Japan Anti-Vaxxer Wins Legal Battle with a Mouse
There is high-certainty evidence that HPV vaccines protect against cervical precancer in adolescent girls and young women
A prominent critic of the Human Papillomavirus (HPV) vaccine recently won a libel case in Japan.
This case is a setback for scientists attempting to counter claims that the HPV vaccine has dangerous side effects.
This case has highlighted the unusually staunch opposition by activists in Japan to the use of the HPV vaccine and is likely to have a chilling effect on scientists who respond to so-called “anti-vaxx” campaigners, reported the Financial Times on March 24, 2019.
The libel case turned on the use of the word “fabricated” in an experiment on a mouse. The court found that was not true, as the doctor involved had indeed conducted the experiment.
An internal investigation by Shinshu University cleared the doctor of fabrication, but criticized him for presenting preliminary evidence from ‘just one mouse’, as a conclusive research result.
“This judgment turns an issue of science into an issue of libel and for doctors and scientists that is unacceptable,” said Dr. Isamu Ishiwata, who chairs a group called Protecting The Lives We Can, which supports Dr. Riko Muranaka.
She was ordered by a court to pay US $30,000 in damages plus legal costs to Shuichi Ikeda, the former dean of the medical school at Shinshu University.
Dr. Muranaka has been recognized for her efforts challenging a vociferous anti-vaxx campaign against the HPV vaccine in Japan.
“The contents of this judgment have nothing to do with the safety of the cervical cancer vaccine,” said Dr. Muranaka.
Controversy over the HPV vaccine, which protects against a virus linked to almost all cases of cervical cancer, erupted in Japan in 2013 when a video released online claimed to show extreme neurological side effects of the vaccine.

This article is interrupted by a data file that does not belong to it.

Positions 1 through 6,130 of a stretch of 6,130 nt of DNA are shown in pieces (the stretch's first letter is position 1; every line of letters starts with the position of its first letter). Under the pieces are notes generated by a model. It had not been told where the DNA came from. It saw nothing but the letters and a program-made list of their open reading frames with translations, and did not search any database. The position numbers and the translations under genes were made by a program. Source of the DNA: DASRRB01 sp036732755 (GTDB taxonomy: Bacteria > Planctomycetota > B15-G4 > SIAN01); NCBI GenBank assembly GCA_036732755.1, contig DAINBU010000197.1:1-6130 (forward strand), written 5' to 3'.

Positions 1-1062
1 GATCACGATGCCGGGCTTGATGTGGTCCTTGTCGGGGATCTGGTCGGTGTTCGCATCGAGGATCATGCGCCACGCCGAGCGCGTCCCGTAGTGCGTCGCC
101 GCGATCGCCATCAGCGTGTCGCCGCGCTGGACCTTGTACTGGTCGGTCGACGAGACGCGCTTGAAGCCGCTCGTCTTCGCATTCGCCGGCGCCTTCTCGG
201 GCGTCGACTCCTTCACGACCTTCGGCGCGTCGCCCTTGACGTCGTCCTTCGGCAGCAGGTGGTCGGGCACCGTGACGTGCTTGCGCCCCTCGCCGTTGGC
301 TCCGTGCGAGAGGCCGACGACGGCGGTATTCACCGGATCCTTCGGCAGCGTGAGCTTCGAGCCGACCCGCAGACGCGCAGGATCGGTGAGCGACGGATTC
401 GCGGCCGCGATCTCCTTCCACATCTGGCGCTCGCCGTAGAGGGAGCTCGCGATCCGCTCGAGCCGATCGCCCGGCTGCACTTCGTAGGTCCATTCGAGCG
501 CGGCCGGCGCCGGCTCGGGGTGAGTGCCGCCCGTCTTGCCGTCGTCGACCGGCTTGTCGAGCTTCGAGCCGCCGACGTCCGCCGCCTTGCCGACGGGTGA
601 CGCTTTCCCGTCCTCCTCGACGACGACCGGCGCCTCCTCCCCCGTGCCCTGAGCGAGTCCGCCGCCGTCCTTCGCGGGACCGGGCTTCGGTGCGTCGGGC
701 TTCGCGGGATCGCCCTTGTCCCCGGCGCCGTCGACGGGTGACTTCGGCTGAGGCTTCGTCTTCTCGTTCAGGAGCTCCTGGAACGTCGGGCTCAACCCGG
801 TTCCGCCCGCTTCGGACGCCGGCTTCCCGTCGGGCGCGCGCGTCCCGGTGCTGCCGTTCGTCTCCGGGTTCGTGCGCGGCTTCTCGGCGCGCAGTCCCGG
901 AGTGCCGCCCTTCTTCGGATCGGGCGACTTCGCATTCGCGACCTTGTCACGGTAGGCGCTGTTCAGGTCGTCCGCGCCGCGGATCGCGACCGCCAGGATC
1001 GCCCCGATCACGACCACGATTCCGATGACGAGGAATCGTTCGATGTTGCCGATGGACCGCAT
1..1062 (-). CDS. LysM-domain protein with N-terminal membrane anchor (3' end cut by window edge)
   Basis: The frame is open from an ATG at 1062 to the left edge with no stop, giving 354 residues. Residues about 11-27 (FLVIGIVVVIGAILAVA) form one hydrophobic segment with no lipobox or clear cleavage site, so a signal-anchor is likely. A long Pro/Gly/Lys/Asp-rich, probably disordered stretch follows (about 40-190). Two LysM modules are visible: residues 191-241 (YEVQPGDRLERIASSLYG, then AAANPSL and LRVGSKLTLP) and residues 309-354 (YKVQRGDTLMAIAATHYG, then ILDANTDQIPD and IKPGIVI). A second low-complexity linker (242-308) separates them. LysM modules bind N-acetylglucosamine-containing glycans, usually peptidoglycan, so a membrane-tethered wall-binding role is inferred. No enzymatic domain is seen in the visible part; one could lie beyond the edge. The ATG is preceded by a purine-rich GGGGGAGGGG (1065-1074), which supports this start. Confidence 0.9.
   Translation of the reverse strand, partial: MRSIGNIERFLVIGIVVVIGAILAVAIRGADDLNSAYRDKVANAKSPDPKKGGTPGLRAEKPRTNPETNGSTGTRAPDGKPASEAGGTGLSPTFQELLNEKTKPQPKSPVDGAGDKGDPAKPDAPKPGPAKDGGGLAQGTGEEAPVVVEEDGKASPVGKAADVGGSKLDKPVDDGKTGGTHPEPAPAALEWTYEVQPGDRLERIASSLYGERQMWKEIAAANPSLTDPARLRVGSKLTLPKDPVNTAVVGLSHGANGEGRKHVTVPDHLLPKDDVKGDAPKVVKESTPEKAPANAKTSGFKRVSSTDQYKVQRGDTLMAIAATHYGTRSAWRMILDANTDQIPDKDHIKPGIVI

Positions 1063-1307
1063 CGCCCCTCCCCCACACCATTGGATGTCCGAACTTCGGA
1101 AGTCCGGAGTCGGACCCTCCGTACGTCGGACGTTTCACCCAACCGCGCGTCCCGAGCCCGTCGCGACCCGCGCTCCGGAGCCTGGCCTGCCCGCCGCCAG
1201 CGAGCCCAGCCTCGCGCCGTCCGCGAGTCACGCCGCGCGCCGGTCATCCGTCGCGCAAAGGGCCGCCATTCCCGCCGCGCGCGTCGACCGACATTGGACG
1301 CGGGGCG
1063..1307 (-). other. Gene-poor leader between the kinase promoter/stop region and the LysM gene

This video led Japan’s health ministry to stop recommending the HPV injection and vaccination rates collapsed from more than 70 percent.
Doctors have predicted that the failure to vaccinate millions of young women in Japan could result in thousands of preventable cervical cancers.
Meta-analyses of clinical trials covering tens of thousands of patients continue to show the HPV vaccine is safe.
Dr. Muranaka said the attacks on the HPV vaccine were fake news.
“Women who decided not to vaccinate lost their chance to protect their life and health,” Dr. Muranaka said.“
Recent HPV vaccine news articles:
- Immunotherapy Improves Prognosis for Recurrent Ovarian Cancer Patients
- Alabama’s HPV-Related Cancer Rate Unusually Varies By County
- Help Eliminate Cervical Cancer on International HPV Awareness Day 2019
HPV vaccines can be found in most authorized pharmacies and physician offices in the USA.
To schedule a vaccination appointment, please visit this page.
Patient information resources and support can be accessed from the HPV Awareness 2019 campaign.
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- Falling vaccination rates pose a global health risk